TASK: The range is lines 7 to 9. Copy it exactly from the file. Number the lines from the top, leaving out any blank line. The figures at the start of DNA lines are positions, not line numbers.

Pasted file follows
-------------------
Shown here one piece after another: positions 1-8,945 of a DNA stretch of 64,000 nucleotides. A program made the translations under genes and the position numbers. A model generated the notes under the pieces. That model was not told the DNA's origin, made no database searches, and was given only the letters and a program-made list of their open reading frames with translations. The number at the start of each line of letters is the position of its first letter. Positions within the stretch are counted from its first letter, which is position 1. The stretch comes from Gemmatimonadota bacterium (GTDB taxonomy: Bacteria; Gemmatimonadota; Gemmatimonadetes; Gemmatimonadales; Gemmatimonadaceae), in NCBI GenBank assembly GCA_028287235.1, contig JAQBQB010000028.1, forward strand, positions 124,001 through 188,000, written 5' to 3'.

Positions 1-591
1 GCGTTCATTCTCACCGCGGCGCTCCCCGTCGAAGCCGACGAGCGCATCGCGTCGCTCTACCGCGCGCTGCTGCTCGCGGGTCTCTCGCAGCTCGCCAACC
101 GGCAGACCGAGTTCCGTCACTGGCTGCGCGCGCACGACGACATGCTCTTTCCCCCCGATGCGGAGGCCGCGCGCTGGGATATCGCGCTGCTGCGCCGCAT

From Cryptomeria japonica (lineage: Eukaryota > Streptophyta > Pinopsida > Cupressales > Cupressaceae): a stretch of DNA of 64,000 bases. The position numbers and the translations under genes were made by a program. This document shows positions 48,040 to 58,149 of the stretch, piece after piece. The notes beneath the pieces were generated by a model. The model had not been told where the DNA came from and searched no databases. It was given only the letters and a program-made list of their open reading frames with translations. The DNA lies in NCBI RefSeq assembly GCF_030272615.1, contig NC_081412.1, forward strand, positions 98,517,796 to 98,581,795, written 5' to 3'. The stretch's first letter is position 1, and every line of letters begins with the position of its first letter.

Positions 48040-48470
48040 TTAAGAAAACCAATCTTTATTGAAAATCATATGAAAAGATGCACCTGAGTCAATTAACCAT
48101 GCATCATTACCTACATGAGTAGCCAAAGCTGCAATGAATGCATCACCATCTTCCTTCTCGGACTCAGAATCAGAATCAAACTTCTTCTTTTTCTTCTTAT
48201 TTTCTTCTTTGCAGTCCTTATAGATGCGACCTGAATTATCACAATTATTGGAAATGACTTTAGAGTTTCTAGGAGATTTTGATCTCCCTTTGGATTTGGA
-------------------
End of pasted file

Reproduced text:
48040 TTAAGAAAACCAATCTTTATTGAAAATCATATGAAAAGATGCACCTGAGTCAATTAACCAT
48101 GCATCATTACCTACATGAGTAGCCAAAGCTGCAATGAATGCATCACCATCTTCCTTCTCGGACTCAGAATCAGAATCAAACTTCTTCTTTTTCTTCTTAT
48201 TTTCTTCTTTGCAGTCCTTATAGATGCGACCTGAATTATCACAATTATTGGAAATGACTTTAGAGTTTCTAGGAGATTTTGATCTCCCTTTGGATTTGGA